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Let there be salt!  See this little salt shaker, lined up against the baseboard like a prisoner about to be shot?  He has just been liberated!

On the rare occasions I’ve brought salt to the dinner table I have commented, apologetically, as in, ‘I like salt on corn.  And my blood pressure is incredibly low.  Sometimes the nurse thinks I must be semi-conscious, it’s so low. Anyone else want salt?’  No one ever does.  The children may not even know about sprinkling salt on food–they haven’t seen it happen, save for my rare transgressions.  (Do they even know why they love potato chips?)

Salt has been relegated to a cooking ingredient, abstemiously measured into cookie dough, often presented with a cautionary note in recipes:

Or, the salt is simply not present in a recipe, which calls for unsalted butter, and everything else, from pepper to parsley as flavoring.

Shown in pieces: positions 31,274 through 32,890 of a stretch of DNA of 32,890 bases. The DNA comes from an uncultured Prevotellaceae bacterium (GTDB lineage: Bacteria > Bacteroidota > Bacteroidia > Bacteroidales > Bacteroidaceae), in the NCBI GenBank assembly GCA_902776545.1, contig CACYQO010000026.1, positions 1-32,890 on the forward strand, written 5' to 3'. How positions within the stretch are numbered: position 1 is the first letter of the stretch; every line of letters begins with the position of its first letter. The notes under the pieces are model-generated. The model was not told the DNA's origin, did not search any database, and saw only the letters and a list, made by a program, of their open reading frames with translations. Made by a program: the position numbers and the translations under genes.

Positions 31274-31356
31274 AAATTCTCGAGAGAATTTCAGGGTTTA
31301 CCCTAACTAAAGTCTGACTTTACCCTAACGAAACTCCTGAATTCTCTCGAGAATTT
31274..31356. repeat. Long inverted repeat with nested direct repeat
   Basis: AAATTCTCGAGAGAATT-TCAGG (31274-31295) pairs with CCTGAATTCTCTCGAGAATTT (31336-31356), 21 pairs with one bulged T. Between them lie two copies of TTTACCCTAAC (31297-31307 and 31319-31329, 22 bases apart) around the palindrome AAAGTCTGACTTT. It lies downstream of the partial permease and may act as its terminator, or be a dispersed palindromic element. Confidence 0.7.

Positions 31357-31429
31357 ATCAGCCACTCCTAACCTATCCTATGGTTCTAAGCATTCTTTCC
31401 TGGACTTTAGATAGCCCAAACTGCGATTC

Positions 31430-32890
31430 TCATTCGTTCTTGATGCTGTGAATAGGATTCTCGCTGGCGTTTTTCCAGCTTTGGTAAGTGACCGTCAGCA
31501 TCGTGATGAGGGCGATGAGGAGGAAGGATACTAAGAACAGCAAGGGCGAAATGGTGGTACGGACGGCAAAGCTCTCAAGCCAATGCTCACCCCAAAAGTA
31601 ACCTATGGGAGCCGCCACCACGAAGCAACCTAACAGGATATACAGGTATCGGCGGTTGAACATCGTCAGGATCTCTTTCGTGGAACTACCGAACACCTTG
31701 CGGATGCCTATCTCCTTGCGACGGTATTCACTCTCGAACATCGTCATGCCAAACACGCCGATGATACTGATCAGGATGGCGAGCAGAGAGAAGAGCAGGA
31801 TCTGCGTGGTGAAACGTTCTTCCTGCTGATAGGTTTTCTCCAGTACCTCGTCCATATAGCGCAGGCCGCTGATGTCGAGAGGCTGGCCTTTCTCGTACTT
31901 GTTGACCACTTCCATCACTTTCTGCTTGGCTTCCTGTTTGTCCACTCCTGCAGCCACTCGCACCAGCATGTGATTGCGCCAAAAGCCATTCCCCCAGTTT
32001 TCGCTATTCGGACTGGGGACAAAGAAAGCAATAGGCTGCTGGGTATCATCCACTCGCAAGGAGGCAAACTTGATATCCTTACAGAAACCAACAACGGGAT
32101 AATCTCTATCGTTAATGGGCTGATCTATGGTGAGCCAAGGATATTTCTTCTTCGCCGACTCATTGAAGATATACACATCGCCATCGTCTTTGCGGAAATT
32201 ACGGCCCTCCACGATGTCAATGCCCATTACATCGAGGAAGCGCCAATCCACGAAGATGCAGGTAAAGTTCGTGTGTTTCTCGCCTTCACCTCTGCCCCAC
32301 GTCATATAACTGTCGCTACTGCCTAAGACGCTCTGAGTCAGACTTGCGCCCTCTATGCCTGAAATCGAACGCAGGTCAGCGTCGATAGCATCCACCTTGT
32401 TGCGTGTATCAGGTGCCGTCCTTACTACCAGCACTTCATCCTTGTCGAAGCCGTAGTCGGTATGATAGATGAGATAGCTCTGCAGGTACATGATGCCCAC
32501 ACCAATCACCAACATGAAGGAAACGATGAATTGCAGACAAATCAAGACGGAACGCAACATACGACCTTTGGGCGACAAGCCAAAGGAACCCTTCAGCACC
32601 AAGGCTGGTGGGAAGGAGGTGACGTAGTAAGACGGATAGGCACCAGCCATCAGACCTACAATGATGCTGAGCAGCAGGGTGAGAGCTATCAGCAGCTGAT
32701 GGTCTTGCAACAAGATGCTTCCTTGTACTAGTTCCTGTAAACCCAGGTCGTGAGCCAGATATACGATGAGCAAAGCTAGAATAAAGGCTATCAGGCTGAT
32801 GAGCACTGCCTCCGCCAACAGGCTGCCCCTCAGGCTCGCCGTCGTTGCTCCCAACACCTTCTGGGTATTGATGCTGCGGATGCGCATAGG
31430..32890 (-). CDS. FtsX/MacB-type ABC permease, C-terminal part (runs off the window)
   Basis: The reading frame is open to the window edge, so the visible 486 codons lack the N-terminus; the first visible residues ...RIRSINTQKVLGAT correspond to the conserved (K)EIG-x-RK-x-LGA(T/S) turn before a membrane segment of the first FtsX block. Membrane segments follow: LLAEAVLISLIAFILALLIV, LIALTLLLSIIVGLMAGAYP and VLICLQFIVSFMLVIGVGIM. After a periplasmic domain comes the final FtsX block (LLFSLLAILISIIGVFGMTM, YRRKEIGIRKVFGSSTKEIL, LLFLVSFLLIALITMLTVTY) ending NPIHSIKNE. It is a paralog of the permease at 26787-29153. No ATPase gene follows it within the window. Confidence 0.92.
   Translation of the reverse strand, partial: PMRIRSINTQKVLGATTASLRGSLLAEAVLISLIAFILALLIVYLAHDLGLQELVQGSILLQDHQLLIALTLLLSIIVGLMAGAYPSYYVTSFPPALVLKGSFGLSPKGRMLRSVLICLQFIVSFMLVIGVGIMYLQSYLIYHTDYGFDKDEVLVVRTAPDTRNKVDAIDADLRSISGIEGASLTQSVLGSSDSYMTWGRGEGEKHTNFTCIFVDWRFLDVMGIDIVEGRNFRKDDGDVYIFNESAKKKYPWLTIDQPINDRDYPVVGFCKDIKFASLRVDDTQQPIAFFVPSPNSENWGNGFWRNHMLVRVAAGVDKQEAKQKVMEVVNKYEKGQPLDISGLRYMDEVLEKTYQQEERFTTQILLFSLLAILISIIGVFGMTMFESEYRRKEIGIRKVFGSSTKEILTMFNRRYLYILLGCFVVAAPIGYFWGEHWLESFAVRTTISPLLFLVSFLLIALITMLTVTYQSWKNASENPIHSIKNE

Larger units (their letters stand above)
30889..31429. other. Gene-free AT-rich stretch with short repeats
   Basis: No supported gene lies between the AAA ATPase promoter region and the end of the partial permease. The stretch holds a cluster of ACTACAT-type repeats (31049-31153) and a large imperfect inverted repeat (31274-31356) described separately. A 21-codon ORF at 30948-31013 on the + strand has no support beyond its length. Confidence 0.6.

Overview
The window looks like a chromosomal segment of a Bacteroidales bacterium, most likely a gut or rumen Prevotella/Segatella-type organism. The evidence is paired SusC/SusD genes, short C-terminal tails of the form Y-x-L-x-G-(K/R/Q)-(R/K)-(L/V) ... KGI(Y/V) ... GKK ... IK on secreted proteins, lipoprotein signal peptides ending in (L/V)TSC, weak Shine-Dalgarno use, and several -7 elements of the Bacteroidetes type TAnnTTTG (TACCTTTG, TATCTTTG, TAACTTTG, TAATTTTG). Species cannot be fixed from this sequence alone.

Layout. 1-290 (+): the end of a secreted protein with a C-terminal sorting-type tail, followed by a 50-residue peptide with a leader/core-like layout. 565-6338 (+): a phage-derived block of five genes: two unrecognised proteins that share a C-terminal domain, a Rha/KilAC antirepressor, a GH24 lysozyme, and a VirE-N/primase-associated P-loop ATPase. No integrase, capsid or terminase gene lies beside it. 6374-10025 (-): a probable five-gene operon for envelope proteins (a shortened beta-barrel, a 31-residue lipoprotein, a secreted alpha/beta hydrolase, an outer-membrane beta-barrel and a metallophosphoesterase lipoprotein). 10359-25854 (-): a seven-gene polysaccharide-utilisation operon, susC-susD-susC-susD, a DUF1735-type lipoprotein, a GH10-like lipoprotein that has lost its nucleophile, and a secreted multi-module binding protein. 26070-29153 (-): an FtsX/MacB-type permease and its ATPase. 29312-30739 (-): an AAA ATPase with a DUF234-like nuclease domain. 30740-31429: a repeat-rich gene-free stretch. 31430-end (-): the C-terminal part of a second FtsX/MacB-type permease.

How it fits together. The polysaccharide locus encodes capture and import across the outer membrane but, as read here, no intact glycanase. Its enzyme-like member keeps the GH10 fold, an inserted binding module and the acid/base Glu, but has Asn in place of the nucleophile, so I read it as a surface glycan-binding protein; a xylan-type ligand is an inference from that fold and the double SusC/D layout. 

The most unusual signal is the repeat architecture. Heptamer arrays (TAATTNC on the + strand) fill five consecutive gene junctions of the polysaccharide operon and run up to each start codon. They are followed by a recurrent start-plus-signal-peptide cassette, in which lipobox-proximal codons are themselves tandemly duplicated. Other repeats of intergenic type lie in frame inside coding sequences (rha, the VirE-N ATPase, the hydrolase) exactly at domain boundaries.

Craig Claiborne lists sodium counts for his recipes in The Gourmet Diet Cookbook.  As if sodium were criminal, up there with calories.  What about carbs, huh?

It may be dim and rainy, but today we may have salt again. This is big, right up there with the news that eating fat doesn’t make you fat! Gary Taubes has debunked the always mistaken notion that salt is terrible, and you can read right here that salt is okay.

I wasn’t sure we even owned a salt shaker.  But there, tucked into a cabinet, its life spared because it’s pretty, was a salt shaker.  Cathedral-blue glass encased in silver, with a price tag on its underside: six pounds fifty for the pair.  I must have bought them in a London street market–Portobello Road?  Camden Town?  I’ve wandered both, with enough money to buy a scarf or spoon, or a pair of shakers.  Or maybe someone bought them for me?  I don’t remember, and how odd it is that there are whole swaths of unremembered things.  Maybe I’ll make a list of what I can’t remember.

Meanwhile, welcome back to the world, salt.

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